Sexual abuse is using sex in an exploitative fashion or forcing sex on another person. Having consented to sexual activity in the past does not indicate current consent. Sexual abuse may involve both verbal and physical behavior. This may include, but is not limited to:
- Using force, coercion, guilt, or manipulation or not considering the victim’s desire to have sex. This may include making her have sex with others, have unwanted sexual experiences, or be involuntarily involved in prostitution.
- Exploiting a victim who is unable to make an informed decision about involvement in sexual activity because of being asleep, intoxicated, drugged, disabled, too young, too old, or dependent upon or afraid of the perpetrator.
- Laughing or making fun of another’s sexuality or body, making offensive statements, insulting, or name-calling in relation to the victim’s sexual preferences/behavior.
- Making contact with the victim in any nonconsensual way, including unwanted penetration (oral, anal or vaginal) or touching (stroking, kissing, licking, sucking or using objects) on any part of the victim’s body.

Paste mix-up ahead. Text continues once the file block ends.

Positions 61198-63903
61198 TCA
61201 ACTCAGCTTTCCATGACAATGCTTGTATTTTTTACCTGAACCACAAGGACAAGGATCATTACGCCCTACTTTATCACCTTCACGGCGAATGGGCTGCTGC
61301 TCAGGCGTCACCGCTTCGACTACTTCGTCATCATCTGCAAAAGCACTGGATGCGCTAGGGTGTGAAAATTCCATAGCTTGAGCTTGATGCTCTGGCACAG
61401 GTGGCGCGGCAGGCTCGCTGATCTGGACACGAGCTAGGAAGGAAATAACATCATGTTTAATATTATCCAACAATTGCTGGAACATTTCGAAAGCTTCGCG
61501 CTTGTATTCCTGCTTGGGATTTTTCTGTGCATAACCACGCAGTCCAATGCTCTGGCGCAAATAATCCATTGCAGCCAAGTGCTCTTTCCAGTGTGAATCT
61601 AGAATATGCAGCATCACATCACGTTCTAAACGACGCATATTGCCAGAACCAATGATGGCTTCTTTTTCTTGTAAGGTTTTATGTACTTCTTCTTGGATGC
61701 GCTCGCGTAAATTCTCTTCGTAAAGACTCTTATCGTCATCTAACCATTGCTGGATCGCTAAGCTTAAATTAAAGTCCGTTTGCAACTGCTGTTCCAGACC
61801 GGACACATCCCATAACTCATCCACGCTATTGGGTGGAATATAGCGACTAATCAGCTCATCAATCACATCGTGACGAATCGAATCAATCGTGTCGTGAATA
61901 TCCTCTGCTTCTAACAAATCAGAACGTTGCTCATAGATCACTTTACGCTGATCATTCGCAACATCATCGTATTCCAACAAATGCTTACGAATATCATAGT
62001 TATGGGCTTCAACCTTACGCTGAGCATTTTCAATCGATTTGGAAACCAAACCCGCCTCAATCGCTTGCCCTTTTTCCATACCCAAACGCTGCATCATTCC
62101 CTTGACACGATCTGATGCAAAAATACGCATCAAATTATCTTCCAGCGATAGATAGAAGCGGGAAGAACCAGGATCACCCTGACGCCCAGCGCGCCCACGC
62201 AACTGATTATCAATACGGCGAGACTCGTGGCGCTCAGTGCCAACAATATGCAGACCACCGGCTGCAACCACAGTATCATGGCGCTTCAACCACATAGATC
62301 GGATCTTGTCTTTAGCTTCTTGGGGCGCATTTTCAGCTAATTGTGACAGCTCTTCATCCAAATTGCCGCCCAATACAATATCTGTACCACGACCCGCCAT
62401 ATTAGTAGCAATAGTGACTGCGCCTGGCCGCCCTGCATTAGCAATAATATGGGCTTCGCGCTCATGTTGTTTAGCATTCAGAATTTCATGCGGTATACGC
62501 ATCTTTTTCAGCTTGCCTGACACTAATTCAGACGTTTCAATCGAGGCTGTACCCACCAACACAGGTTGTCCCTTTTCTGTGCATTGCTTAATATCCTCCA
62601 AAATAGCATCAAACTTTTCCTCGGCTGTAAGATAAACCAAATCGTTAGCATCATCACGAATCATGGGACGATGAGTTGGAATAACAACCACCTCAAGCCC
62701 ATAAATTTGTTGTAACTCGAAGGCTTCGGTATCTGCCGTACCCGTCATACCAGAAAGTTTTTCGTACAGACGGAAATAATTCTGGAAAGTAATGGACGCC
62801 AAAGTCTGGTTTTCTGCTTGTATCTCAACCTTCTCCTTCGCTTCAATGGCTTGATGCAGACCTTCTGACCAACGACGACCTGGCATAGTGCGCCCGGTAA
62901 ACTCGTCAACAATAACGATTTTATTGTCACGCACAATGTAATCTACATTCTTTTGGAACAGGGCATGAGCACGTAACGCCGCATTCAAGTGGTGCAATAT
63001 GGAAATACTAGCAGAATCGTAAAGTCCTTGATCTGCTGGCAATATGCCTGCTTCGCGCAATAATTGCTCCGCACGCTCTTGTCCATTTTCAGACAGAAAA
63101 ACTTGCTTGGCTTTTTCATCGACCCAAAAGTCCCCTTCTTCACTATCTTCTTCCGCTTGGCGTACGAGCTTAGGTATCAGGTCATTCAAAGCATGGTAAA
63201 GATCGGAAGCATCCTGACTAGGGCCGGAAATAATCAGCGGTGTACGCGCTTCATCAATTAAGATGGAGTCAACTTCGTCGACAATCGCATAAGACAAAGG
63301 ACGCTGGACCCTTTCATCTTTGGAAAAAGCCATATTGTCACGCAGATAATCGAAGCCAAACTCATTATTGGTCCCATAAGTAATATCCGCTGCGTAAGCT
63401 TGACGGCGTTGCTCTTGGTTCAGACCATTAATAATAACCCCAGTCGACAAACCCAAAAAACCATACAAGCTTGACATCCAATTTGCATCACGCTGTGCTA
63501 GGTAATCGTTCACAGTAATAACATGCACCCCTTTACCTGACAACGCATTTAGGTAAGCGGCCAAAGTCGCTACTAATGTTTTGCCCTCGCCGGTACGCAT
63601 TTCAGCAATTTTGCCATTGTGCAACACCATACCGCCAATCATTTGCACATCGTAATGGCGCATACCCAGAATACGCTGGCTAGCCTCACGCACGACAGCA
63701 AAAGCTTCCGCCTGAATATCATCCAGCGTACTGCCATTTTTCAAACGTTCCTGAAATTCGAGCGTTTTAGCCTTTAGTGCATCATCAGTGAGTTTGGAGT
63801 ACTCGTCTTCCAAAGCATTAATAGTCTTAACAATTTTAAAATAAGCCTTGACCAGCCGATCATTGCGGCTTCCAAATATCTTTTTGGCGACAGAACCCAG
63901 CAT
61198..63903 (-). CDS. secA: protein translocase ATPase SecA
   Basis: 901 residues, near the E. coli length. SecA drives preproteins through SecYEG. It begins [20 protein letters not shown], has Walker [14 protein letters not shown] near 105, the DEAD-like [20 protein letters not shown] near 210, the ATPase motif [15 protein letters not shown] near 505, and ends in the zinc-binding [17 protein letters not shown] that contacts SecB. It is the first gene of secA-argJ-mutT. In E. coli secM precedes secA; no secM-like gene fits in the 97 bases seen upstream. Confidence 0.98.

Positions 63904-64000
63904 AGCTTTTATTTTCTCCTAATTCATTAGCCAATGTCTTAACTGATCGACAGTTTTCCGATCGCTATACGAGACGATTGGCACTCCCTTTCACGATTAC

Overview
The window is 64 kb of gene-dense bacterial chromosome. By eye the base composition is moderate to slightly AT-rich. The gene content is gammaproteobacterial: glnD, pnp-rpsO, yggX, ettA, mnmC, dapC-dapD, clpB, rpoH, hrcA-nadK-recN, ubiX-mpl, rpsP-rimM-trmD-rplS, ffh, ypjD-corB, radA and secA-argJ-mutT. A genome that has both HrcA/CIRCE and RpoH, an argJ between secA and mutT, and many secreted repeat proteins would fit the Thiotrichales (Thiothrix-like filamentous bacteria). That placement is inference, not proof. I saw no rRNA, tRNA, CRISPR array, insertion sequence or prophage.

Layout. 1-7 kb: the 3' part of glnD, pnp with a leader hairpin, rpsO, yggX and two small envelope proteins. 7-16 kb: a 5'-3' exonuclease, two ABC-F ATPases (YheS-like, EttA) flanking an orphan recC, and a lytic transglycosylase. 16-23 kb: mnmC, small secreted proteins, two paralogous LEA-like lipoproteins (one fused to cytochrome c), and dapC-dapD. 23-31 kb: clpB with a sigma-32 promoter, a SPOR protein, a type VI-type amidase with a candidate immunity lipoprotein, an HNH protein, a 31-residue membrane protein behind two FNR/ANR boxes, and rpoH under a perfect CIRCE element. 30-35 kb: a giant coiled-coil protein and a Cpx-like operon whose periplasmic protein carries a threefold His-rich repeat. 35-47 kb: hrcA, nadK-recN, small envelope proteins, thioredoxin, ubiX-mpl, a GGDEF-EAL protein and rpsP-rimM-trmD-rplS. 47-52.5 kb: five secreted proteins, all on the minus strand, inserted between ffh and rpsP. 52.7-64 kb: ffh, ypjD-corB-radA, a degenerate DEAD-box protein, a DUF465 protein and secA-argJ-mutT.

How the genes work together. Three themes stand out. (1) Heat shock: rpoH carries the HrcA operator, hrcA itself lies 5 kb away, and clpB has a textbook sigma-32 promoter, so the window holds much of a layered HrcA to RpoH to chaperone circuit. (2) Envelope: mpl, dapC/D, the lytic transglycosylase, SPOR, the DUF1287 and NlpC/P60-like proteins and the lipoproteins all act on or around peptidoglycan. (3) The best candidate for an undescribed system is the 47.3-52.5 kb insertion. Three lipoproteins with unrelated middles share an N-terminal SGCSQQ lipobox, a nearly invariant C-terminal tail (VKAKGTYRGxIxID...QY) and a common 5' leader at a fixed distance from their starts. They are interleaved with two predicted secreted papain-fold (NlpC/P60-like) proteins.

- Exhibiting excessive jealousy resulting in false accusations of infidelity and controlling behaviors to limit the victim’s contact with the outside world.
- Having affairs with other people and using that information to taunt the victim.
- Withholding sex from the victim as a control mechanism.
(Material from Women’s Center and Shelter of Greater Pittsburgh Volunteer Training Manual, AMEND, and the AzCADV safety plain Manual were used to develop this section.)